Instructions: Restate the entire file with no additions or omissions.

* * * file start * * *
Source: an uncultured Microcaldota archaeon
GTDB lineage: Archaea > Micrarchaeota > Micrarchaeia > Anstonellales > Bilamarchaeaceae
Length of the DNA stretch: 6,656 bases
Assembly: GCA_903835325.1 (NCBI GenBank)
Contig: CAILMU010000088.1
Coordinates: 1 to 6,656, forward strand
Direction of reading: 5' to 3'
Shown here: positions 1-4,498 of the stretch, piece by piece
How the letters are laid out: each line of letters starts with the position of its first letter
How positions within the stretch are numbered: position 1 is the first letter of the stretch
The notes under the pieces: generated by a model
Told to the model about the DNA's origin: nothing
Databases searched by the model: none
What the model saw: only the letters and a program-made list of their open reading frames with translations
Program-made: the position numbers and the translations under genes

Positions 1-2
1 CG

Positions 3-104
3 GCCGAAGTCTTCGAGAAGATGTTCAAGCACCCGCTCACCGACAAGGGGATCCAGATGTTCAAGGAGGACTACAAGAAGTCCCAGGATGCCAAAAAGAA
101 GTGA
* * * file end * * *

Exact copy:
Source: an uncultured Microcaldota archaeon
GTDB lineage: Archaea > Micrarchaeota > Micrarchaeia > Anstonellales > Bilamarchaeaceae
Length of the DNA stretch: 6,656 bases
Assembly: GCA_903835325.1 (NCBI GenBank)
Contig: CAILMU010000088.1
Coordinates: 1 to 6,656, forward strand
Direction of reading: 5' to 3'
Shown here: positions 1-4,498 of the stretch, piece by piece
How the letters are laid out: each line of letters starts with the position of its first letter
How positions within the stretch are numbered: position 1 is the first letter of the stretch
The notes under the pieces: generated by a model
Told to the model about the DNA's origin: nothing
Databases searched by the model: none
What the model saw: only the letters and a program-made list of their open reading frames with translations
Program-made: the position numbers and the translations under genes

Positions 1-2
1 CG

Positions 3-104
3 GCCGAAGTCTTCGAGAAGATGTTCAAGCACCCGCTCACCGACAAGGGGATCCAGATGTTCAAGGAGGACTACAAGAAGTCCCAGGATGCCAAAAAGAA
101 GTGA